Shaykh Ibn ‘Uthaymeen (may Allaah have mercy on him) was asked: Is it permissible for a menstruating woman to attend halaqahs in the mosque? He replied: It is not permissible for a menstruating woman to stay in the mosque. As for passing through the mosque, there is nothing wrong with that, subject to the condition that there is no risk of the mosque being contaminated with the blood that is coming out of her. If it is not permissible for her to stay in the mosque, it is not permissible for her to go there to listen to halaqahs and recitation of Qur’aan, unless there is a place outside the mosque where the sound can reach via loudspeakers, in which case there is nothing wrong with her sitting there to listen to the dhikr. There is nothing wrong with a woman listening to dhikr and recitation of Qur’aan, as it is proven that the Prophet (peace and blessings of Allaah be upon him) used to lay his head in ‘Aa’ishah’s lap and recite Qur'aan when she was menstruating. But it is not permissible for a menstruating woman to go to the mosque and stay there to listen to dhikr or Qur’aan recitation. Hence when the Prophet (peace and blessings of Allaah be upon him) heard, during the Farewell Pilgrimage, that Safiyyah was menstruating, he said: “Has she detained us?” because he thought that she had not done tawaaf al-ifaadah, but they said that she had already done it. This indicates that it is not permissible to stay in the mosque even for acts of worship. And it is proven that the Prophet (peace and blessings of Allaah be upon him) told women to go out to the Eid prayer-place to pray and remember Allaah (dhikr), but he told the menstruating women to keep away from the prayer-place itself.
End quote from Fataawa al-Tahaarah, p. 273.
See the views of the fuqaha’ in al-Mabsoot, 3/153; Haashiyat al-Dasooqi, 1/173; al-Majmoo’, 2/388; al-Mughni, 1/195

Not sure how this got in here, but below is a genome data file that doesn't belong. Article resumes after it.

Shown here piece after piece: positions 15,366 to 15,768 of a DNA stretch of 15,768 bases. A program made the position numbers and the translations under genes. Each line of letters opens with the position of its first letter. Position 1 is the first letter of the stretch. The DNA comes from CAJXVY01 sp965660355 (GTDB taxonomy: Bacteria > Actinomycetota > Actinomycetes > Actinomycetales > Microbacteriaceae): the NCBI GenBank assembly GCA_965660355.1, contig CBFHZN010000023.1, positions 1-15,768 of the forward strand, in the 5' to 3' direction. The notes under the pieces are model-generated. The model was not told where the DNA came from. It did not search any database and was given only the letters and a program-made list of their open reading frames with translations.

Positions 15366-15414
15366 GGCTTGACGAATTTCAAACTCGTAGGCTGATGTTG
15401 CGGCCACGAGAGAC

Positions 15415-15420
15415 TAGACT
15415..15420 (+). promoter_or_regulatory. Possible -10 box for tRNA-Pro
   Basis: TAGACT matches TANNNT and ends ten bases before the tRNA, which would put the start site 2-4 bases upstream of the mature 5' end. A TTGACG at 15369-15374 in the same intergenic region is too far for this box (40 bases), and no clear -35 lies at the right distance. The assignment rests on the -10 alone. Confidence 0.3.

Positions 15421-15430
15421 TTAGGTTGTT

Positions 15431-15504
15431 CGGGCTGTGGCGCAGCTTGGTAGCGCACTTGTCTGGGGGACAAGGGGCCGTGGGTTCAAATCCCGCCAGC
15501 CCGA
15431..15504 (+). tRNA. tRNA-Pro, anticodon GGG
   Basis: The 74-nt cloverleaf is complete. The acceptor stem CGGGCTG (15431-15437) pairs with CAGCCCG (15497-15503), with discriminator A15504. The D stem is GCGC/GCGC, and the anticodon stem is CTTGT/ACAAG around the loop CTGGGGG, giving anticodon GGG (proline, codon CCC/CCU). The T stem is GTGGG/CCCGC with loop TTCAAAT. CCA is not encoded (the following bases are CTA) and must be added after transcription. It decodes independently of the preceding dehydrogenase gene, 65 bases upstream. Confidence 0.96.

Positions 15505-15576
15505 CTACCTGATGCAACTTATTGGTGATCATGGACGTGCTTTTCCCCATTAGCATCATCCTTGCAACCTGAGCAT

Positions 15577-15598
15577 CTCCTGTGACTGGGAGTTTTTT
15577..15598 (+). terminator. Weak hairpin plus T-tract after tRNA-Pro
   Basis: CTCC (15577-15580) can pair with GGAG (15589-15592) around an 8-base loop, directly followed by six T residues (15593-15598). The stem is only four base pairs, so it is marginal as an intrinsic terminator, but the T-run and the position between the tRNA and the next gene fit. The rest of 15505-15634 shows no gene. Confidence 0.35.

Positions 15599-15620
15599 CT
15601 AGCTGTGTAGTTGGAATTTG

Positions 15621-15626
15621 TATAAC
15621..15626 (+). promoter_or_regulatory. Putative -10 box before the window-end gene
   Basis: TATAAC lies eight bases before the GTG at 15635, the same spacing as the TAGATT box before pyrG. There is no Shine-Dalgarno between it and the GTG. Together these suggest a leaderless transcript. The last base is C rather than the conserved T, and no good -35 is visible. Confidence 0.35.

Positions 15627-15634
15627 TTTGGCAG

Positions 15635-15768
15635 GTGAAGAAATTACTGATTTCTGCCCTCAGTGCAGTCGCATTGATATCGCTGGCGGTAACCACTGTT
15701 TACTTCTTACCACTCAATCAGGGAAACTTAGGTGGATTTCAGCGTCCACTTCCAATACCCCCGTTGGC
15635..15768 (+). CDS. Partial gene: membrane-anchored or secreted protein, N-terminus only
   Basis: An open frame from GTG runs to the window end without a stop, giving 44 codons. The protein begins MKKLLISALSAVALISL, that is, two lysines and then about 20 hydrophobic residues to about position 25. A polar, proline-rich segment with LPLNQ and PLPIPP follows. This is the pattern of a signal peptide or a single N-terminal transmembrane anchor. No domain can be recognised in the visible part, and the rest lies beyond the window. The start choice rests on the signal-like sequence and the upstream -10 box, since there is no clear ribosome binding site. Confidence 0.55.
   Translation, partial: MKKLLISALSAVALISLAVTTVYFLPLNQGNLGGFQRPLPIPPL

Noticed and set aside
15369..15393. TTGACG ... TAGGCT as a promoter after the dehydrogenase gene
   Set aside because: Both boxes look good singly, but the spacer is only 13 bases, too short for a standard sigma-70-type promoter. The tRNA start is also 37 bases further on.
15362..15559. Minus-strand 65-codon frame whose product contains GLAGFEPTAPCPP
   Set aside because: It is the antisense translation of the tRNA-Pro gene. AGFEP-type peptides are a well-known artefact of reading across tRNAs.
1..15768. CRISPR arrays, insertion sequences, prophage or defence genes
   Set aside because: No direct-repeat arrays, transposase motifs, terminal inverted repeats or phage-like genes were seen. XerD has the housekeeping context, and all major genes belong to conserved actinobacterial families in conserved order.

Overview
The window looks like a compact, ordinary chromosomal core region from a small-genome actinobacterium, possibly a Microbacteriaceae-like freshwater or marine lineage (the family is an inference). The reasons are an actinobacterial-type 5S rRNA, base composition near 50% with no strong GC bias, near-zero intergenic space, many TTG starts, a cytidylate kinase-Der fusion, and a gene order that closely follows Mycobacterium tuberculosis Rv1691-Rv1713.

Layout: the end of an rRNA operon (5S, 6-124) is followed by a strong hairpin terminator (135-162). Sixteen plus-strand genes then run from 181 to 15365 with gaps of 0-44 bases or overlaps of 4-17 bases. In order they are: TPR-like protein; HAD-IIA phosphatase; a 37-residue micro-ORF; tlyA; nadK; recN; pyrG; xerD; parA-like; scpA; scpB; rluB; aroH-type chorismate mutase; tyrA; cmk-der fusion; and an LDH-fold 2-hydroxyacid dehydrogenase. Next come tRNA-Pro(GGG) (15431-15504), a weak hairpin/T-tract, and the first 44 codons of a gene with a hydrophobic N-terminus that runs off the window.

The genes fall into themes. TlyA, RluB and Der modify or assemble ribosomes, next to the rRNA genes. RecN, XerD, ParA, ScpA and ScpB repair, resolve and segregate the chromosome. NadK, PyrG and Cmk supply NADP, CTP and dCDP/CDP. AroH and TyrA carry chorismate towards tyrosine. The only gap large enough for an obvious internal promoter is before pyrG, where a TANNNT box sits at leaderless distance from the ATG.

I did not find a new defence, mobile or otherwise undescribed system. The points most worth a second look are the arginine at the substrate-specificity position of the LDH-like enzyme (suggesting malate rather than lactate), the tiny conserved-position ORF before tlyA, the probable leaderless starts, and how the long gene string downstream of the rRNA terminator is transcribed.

A menstruating woman may read Qur’aan without touching the Mus-haf, as we explained in the answer to question no. 2564.
She may read a Mus-haf that is printed with the tafseer (commentary). Shaykh Ibn ‘Uthaymeen (may Allaah have mercy on him) said: As for the books of tafseer, it is permissible (for a menstruating woman) to touch them, because they are regarded as tafseer, and the verses that are in them are less than the tafseer that is in them.
They quoted as evidence for this the fact that the Prophet (peace and blessings of Allaah be upon him) wrote letters to the kuffaar containing verses from the Qur’aan, which indicates that the ruling depends on what constitutes the majority of the letter, which was not the word of Allaah.
But if the Qur’aan and tasfeer are of equal amounts, this comes under the rule that when the reasons for regarding something as permissible are equal to the reasons for making it forbidden, and there is no way of distinguishing which outweighs the other, then the reasons for forbidding it take precedence, so it comes under the same rulings as Qur’aan.
If the tafseer is more, even if it is only slightly more, then it comes under the same rulings as tafseer.
End quote from al-Sharh al-Mumti’, 1/267
What is mentioned in the question about the menstruating woman being afraid of missing some topics or lessons if she cannot enter the mosque can be dealt with by recording those lessons, or by her listening from outside the mosque, if that is possible. Some mosques have additional rooms that do not come under the same rulings as mosques, such as a library or rooms for memorizing Qur’aan, so women who are not allowed to sit in the mosque should be able to sit there.
And Allaah knows best.